For those who make direct investments, these ten positions must be created directly by the JCE and they must be permanent, full time (at least 35 hours per week), and filled by W-2 employees. Positions filled by the investor’s family cannot be counted toward the minimum job creation requirement. The investor’s I-526 petition must demonstrate that at least ten jobs have been or will be created. To demonstrate future job creation, the I- 526 must include a clear description of the NCE’s hiring plan, including which positions will be created and when they will be filled.

When sponsored by a regional center, an NCE must still create a minimum of ten positions per EB-5 investor, and these must also be full-time, but they can be created either directly or indirectly through investment in a JCE. Indirect jobs are those created through the operations of the JCE. Any indirect jobs counted toward an investor’s minimum job creation requirement must be predicted and described in the investor’s I-526 petition through an economic report.

e) Investor Is Actively Involved in the New Commercial Enterprise

In addition to demonstrating that a sufficient amount of lawfully obtained capital was invested in an NCE—and that the investment was responsible for the creation of ten job positions—an I-526 petition must demonstrate that the EB-5 investor is actively engaged in managing the NCE. Those who make direct investments in an NCE may manage the enterprise, act as a member of the entity’s Board of Directors, maintain voting control, or otherwise demonstrate day-to-day involvement with the business. Typically, NCEs sponsored by a regional center are structured as limited partnerships. In such cases, an EB-5 investor is a limited partner, and within the framework of the Uniform Limited Partnership Act, he or she is considered sufficiently engaged in managing the NCE to satisfy the requirements of USCIS. The same applies for limited liability companies.

Conclusion

USCIS approves I-526 petitions that clearly and credibly meet the criteria listed above. Once approved, investors and their families can apply for their EB-5 visas. EB- 5 visas grant foreign nationals conditional lawful permanent resident status for two years, at which time the investor must file Form I-829, Petition by Entrepreneur to Remove Conditions.

Once an EB-5 investor has selected a project and made the necessary investment, he or she must complete Form I-526, Immigration Petition by Alien Entrepreneur, and submit it, along with all supporting documents, to U.S. Citizenship and Immigration Services (USCIS). USCIS will then evaluate the I-526 petition and determine whether the applicant is eligible for an EB-5 visa.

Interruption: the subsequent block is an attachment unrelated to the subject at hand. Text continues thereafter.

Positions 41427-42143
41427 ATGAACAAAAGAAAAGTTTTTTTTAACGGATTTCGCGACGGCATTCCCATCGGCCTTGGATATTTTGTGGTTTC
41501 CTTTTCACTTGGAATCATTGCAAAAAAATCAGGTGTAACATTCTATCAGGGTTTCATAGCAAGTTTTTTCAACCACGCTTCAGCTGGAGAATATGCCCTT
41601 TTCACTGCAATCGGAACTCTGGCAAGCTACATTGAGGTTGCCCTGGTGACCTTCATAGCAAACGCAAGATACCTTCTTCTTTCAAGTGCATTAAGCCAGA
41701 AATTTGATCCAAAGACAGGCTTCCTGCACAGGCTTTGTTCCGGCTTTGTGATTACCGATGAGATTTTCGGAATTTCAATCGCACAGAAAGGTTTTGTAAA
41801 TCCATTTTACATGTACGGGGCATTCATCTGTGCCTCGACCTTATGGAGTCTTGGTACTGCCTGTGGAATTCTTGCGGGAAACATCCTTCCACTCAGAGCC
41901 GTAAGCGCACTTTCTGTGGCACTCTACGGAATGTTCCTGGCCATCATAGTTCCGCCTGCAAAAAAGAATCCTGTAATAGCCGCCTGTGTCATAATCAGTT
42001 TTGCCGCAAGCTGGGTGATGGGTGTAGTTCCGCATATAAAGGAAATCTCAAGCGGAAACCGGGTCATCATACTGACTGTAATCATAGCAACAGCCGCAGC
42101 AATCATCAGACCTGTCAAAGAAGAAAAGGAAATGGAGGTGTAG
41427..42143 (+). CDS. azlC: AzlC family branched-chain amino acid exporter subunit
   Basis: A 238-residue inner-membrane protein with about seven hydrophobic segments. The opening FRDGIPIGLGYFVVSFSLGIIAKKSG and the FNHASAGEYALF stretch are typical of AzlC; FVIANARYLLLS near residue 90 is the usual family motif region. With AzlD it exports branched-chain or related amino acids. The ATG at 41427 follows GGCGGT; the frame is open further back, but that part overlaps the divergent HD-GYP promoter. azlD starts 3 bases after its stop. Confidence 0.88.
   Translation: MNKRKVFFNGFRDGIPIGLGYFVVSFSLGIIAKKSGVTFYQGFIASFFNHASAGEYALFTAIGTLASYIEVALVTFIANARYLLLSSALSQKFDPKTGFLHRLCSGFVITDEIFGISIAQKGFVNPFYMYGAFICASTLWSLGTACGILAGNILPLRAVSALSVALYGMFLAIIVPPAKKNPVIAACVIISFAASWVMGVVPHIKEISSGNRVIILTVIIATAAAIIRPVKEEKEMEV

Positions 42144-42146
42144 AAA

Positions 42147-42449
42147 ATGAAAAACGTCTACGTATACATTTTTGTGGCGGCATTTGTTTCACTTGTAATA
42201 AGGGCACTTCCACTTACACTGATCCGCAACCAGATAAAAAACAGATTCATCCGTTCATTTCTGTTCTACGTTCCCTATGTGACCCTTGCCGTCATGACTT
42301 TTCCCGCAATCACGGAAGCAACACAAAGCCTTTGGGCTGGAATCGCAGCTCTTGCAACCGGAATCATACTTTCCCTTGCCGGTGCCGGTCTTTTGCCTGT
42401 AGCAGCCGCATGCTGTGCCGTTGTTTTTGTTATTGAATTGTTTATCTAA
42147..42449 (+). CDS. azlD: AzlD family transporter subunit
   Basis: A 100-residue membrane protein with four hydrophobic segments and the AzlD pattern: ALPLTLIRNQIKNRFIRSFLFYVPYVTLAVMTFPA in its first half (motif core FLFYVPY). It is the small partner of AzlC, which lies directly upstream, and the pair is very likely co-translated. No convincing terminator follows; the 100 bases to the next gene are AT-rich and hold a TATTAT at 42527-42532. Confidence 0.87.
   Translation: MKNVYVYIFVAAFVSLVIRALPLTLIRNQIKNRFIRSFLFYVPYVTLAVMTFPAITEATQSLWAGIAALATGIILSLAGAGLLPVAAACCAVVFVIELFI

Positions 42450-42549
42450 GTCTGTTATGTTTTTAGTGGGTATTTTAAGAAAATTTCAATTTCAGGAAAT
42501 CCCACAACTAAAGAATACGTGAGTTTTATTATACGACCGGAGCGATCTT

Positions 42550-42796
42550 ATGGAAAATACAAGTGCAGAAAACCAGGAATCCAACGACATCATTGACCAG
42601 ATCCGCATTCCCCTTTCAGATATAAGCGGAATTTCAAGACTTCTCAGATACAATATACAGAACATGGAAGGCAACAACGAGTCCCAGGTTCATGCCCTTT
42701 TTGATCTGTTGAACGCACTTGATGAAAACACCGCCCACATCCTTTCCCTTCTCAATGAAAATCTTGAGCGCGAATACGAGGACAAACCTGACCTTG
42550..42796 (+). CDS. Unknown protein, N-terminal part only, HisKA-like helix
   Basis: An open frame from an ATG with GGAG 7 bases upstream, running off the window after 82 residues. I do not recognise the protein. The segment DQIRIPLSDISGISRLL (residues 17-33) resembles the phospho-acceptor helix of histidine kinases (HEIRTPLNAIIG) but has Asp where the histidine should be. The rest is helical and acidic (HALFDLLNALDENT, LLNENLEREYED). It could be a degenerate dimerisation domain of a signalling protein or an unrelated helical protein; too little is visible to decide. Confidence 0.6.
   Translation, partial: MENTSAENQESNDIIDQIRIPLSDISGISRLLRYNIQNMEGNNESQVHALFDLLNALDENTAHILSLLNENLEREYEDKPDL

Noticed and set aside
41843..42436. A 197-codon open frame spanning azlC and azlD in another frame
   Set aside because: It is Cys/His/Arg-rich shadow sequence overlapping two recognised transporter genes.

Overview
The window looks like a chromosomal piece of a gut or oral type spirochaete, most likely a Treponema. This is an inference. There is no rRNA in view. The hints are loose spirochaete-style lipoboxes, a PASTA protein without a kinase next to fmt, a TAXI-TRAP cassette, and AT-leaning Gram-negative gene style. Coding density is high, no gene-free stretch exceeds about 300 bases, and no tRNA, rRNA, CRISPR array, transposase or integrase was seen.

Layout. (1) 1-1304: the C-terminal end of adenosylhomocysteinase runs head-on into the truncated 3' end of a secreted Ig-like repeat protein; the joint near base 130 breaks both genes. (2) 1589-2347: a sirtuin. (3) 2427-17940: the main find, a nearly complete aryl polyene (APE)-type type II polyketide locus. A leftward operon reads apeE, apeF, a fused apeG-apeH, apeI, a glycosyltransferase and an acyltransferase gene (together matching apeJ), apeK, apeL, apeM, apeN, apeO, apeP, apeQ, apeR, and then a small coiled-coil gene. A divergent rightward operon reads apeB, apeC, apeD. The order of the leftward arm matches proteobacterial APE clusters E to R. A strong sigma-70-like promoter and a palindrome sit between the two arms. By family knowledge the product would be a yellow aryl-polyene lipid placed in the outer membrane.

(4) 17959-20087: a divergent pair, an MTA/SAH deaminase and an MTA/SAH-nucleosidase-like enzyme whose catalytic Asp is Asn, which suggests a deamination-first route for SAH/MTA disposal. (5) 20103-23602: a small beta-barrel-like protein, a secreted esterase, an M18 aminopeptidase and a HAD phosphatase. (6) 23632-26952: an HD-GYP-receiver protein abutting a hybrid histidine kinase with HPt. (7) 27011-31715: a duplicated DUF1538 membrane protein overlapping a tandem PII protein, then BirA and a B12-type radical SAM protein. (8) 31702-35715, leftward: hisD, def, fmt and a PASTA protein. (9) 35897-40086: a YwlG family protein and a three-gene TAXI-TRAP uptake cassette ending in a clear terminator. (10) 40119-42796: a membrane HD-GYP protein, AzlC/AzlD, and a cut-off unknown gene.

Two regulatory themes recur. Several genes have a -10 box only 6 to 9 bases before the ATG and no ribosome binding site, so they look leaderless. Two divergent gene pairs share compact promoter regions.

Immigration attorneys compile and submit I-526 petitions on behalf of their clients.

Once the investor files the I-526 petition, within 7-10 days they receive an acknowledgement or receipt number for the petition from the USCIS. This is called the I-797 (C). This serves as an acknowledgement that the USCIS has received all the paperwork submitted and will start reviewing the investor’s application.

If any information is missing or inadequate, USCIS may send a Request for Evidence (RFE), which will delay the approval of the petition.

The average processing time for Form I-526 varies, but is currently around 18-22 months.

Denial, Withdrawal, Fail, and Refund Related Questions

a) If the project does not create the jobs required

If an investor cannot demonstrate that the project has created ten qualifying jobs, then the I-829 can be denied.

b) Failure to travel to U.S. (maintaining residency) by investor.

Once the conditional green card is obtained, the principal applicant must fulfill basic continued presence conditions. Investors should consult with immigration counsel how best to meet these requirements.

Requirement of Maintaining Green Card During the Conditional Green Card Period:

For simply maintaining residency status and your green card active, an investor must spend no more than 180 CONSECUTIVE days OUTSIDE of the U.S. EB-5 visa holders should consult with their immigration attorney about continued presence requirements. The conditional Green Card does permit a holder to travel freely in and out of the United States.

I-526 petitions are most commonly rejected due to the applicant’s failure to demonstrate that investment funds were lawfully obtained, or for project-related issues.

Does rejection of I-526 affect the ability to apply for other types of US visas in the future?

No, it does not.

If the application is rejected, what is the procedure for a return of capital?